The 2016 presidential race may have some real-life characters of its own, but some of our favorite politicians have been created by actors. Before you gear up to elect the 45th president of the United States (and celebrate Presidents Day on Feb. 15), remember these 14 great— and not-so-great—film and TV presidents.
President Josiah Edward Bartlet (Martin Sheen, “The West Wing”)
Leave it to Aaron Sorkin to create one of television’s greatest presidents. A main focus of long-running series “The West Wing,” Josiah “Jed” Bartlet was portrayed by Sheen with a stately blend of honesty, humor, intelligence, and strength. This Democratic president served two terms (with a brief break due to the kidnapping of a relative), and faced many political, personal, and physical battles with the help of his staff.
President James Marshall (Harrison Ford, “Air Force One”)
Shortly after working with Russian Special Forces to capture and detain a high-powered terrorist, this president’s airplane was hijacked with his family on board. Though rushed to an escape pod, the super-cool leader (played by Ford) stayed on the flight to take down the bad guys in this 1997 blockbuster.
President Selina Meyer (Julia Louis-Dreyfus, “Veep”)
Definitely not your typical president, Selina Meyer (played by Louis-Dreyfus) went from “the people’s Vice President” on the first three seasons of HBO’s “Veep” to the big seat itself on Season 4. Louis-Dreyfus is her usual wry, hilarious self on the show—even as the president—and a strong supporting cast makes this one very funny presidential portrayal.
President Allison Taylor (Cherry Jones, “24”)
President Taylor became the United States’ first female president in Season 7 (aka “Day 7”) of the successful Fox TV show “24.” The great Jones portrayed the strong but conflicted politician, whose short term as president ended with dire results.
President David Palmer (Dennis Haysbert, “24”)
Many seasons before the inauguration of Jones’ President Taylor, President Palmer served as the first African-American president of the U.S. on “24.” The strong and honor-driven president was played by prolific actor Haysbert, and his presidency was (of course) plagued by past secrets, terrorist plots, assassination attempts, and more.
President Tom Beck (Morgan Freeman, “Deep Impact”)
This sci-fi thriller featured Freeman as the president, a no-nonsense leader tasked with announcing that the majority of his citizens may be wiped out by an NYC-sized comet. Oh, and, “If the world does go on, it might not go on for everyone. Good luck to us all.” Now there’s some rhetoric-free political speak! President Beck fought to save the country against (of course) nearly impossible odds.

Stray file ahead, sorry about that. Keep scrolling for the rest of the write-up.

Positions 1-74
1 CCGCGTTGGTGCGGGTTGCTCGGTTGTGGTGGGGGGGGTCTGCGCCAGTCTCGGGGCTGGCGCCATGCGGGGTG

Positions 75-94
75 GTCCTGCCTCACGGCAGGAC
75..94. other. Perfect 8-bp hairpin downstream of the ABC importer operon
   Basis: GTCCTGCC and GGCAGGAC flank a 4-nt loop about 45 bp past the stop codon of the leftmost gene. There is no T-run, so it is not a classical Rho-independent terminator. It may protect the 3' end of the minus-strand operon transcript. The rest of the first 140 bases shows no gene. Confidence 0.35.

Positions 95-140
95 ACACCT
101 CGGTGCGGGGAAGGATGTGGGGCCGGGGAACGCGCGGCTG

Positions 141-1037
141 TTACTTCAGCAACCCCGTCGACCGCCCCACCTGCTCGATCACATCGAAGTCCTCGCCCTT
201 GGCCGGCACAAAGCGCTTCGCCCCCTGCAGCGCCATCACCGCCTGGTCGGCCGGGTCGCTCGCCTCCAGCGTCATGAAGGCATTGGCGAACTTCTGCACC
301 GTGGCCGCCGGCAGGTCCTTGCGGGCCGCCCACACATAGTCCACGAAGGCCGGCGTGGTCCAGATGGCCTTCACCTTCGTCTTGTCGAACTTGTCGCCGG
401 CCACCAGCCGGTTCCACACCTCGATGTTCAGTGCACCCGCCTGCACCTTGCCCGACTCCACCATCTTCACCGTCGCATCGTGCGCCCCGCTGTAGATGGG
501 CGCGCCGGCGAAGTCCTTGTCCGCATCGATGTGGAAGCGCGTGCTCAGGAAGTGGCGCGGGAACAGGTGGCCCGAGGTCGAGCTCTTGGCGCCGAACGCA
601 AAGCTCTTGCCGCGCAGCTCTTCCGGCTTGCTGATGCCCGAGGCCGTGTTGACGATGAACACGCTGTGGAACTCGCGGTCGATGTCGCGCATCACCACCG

President Fitzgerald Thomas Grant III (Tony Goldwyn, “Scandal”)
We’re glad that the hit show’s dishonest and philandering President Grant is purely fictional, but “Scandal” would not be the same without Goldwyn’s presidential performance. With his passionate love affair, murder plots, and more, Fitz Grant is not the most believable TV president, but he is one of the most interesting.
President Thomas J. Whitmore (Bill Pullman, “Independence Day”)
We know there’s more to a presidency than battling aliens and raising an adorable child, but on those two issues President Whitmore was covered. Pullman played the dashing president in this 1996 action movie, a leader who, despite personal tragedy, inspired his troops and lead the world back from the brink of extinction—on the Fourth of July, of course.
President Jackson Evans (Jeff Bridges, “The Contender”)
Bridges portrayed a charismatic president in this topical political drama centered on the sudden appointment of a vice president after the previous VP’s untimely death. Bridges’ President Evans aimed to make history with a female vice president, but tangled with manufactured controversy when it came to confirmation.
President Mackenzie Allen (Geena Davis, “Commander in Chief”)
This female president on the ABC series “Commander in Chief” ascended from the vice presidency after the sudden death of her predecessor. Davis played President Allen as a smart and capable leader despite inheriting the office, and we saw Allen’s personal life in addition to her politics.
President James Dale (Jack Nicholson, “Mars Attacks”)
Nicholson played President Dale in Tim Burton’s 1996 “Mars Attacks,” a hilarious, screwball take on the “end-of-the-world” alien invasion genre. President Dale is a bit of a slimy leader—(“I want the people to know that they still have two out of three branches of the government working for them, and that ain’t bad…”)—but it’s worth watching this 1996 flick just to see his last scene.
President Andrew Shepherd (Michael Douglas, “The American President”)
Another Sorkin take on the White House, this romantic 1995 drama followed a widowed president who fell in love with an environmental lobbyist on the eve of his re-election campaign. Douglas played the lovestruck president forced to choose between a new relationship and his own political capital.
Dave Kovic as President Bill Mitchell (Kevin Kline, “Dave”)
In this 1993 comedy from Ivan Reitman, presidential doppelganger Dave Kovic found himself in the Oval Office after the real president’s sudden death. Kline played the loveable everyman Dave (and the unliked President Mitchell), who made welcome changes to the former president’s policies.
President Frank Underwood (Kevin Spacey, “House of Cards”)
Spacey’s snake-like, power-hungry Underwood on Netflix’s hit series “House of Cards” made his way to the White House through two full seasons of evil plots, manipulation, and more. (No spoilers!) Once again we’re glad that this president’s reign is purely fictional.
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